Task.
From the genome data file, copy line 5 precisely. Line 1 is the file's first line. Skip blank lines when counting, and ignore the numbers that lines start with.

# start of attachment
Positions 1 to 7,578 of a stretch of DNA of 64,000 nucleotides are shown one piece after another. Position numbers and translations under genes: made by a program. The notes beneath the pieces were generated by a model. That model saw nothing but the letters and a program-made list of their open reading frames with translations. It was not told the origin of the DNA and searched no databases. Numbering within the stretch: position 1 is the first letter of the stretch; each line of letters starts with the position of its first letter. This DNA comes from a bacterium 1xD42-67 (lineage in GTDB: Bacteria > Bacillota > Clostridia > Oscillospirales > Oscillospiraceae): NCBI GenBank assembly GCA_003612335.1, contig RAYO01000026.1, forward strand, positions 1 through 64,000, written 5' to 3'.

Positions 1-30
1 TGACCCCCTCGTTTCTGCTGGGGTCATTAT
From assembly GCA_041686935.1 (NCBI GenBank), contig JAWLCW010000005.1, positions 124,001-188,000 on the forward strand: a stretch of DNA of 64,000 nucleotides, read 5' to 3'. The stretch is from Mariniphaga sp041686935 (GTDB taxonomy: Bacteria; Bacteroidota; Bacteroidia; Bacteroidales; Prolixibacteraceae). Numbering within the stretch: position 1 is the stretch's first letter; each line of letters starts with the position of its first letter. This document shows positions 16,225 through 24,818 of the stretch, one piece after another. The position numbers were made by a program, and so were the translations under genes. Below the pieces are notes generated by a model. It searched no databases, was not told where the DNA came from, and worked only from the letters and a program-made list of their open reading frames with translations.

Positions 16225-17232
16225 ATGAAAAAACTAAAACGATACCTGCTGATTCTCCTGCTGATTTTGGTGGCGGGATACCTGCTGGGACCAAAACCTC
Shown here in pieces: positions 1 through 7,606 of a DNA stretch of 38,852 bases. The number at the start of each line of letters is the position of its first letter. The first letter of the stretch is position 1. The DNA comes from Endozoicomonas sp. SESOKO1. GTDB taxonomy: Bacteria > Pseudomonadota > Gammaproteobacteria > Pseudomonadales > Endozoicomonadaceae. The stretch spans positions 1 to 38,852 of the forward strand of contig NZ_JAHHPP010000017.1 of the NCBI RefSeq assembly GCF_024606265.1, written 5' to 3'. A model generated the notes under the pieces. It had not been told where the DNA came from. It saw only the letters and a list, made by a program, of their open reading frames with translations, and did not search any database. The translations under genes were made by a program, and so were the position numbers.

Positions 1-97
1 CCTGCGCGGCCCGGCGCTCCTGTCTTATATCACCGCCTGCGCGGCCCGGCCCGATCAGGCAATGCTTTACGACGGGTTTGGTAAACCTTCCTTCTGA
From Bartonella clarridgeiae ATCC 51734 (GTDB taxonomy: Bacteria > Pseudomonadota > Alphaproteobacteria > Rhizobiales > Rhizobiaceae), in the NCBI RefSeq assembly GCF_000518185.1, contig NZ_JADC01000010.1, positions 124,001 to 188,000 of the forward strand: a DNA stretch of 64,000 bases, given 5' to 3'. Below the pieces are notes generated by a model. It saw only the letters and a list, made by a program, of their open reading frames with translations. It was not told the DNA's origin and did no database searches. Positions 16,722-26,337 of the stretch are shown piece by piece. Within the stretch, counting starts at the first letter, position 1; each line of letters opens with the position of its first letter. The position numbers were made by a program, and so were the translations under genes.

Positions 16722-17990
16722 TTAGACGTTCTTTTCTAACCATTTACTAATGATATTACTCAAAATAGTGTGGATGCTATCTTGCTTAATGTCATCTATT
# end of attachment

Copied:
Positions 16225-17232